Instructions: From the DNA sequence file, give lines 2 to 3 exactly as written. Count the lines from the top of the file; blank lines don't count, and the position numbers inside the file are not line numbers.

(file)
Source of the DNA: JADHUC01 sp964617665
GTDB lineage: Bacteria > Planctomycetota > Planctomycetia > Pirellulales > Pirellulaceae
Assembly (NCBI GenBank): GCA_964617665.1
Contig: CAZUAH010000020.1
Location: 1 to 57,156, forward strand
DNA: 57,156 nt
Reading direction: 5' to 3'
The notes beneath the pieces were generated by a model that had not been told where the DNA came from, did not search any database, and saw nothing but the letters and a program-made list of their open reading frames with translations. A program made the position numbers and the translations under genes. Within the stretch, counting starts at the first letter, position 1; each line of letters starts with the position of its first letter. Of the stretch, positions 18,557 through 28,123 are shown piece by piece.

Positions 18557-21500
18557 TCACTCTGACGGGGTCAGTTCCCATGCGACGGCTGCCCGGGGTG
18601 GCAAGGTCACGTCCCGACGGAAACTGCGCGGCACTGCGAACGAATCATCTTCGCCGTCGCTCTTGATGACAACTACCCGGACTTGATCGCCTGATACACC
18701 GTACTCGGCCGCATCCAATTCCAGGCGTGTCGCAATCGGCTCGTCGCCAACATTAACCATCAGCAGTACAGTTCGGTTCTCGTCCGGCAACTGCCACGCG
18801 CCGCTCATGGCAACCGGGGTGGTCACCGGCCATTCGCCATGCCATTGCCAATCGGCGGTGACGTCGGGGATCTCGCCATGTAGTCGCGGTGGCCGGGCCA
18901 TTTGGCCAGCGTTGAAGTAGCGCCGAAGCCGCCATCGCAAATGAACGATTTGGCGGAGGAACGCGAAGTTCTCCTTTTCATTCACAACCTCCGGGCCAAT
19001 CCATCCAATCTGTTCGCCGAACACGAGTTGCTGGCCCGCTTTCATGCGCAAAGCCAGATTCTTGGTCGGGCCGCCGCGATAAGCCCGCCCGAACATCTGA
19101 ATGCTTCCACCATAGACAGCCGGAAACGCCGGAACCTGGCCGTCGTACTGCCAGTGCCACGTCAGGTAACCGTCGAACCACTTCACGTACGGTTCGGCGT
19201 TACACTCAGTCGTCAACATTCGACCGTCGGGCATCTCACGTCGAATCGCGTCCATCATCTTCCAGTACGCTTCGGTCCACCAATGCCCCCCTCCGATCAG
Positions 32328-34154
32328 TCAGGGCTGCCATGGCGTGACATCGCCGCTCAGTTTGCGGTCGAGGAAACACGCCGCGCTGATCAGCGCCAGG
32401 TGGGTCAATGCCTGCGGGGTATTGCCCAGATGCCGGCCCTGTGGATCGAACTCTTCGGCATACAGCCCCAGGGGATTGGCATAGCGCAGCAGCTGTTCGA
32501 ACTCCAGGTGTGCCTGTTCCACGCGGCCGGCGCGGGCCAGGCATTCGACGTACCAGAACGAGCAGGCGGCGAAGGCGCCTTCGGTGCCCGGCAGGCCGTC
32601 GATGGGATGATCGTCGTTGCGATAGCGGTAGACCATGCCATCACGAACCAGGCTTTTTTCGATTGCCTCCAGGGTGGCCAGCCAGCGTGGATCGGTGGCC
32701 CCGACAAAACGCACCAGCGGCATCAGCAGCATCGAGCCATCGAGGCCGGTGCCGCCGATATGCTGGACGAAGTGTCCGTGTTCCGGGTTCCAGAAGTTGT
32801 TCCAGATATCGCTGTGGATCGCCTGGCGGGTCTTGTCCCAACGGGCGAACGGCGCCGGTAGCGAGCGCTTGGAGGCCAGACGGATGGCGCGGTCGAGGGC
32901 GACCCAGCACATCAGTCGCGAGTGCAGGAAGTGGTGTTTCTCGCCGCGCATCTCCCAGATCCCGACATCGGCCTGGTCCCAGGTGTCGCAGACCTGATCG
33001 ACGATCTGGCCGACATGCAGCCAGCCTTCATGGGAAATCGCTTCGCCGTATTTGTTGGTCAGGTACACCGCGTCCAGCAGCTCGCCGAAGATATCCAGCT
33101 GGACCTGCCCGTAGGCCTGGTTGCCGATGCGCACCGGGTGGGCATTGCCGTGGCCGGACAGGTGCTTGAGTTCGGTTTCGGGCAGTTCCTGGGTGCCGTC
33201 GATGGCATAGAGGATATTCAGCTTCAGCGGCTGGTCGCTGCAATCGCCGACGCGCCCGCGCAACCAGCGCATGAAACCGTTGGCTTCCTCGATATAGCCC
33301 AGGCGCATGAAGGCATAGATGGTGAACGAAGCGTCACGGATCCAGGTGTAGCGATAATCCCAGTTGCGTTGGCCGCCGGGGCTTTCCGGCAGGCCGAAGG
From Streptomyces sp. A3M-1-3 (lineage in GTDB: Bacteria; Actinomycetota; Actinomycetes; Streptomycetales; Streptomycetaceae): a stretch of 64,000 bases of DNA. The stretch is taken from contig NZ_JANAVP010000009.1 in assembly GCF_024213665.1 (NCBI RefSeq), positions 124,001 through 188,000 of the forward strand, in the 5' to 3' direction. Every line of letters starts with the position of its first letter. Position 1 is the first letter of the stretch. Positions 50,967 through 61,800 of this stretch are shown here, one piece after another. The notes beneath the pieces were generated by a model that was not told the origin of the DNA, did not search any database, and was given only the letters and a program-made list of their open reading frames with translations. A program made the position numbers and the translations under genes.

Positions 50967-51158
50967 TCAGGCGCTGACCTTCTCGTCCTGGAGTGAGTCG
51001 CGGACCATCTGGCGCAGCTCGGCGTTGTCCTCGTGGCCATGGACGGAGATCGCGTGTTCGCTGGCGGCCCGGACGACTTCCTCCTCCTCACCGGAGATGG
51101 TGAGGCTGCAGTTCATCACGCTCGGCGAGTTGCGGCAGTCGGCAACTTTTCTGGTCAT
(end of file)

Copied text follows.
GTDB lineage: Bacteria > Planctomycetota > Planctomycetia > Pirellulales > Pirellulaceae
Assembly (NCBI GenBank): GCA_964617665.1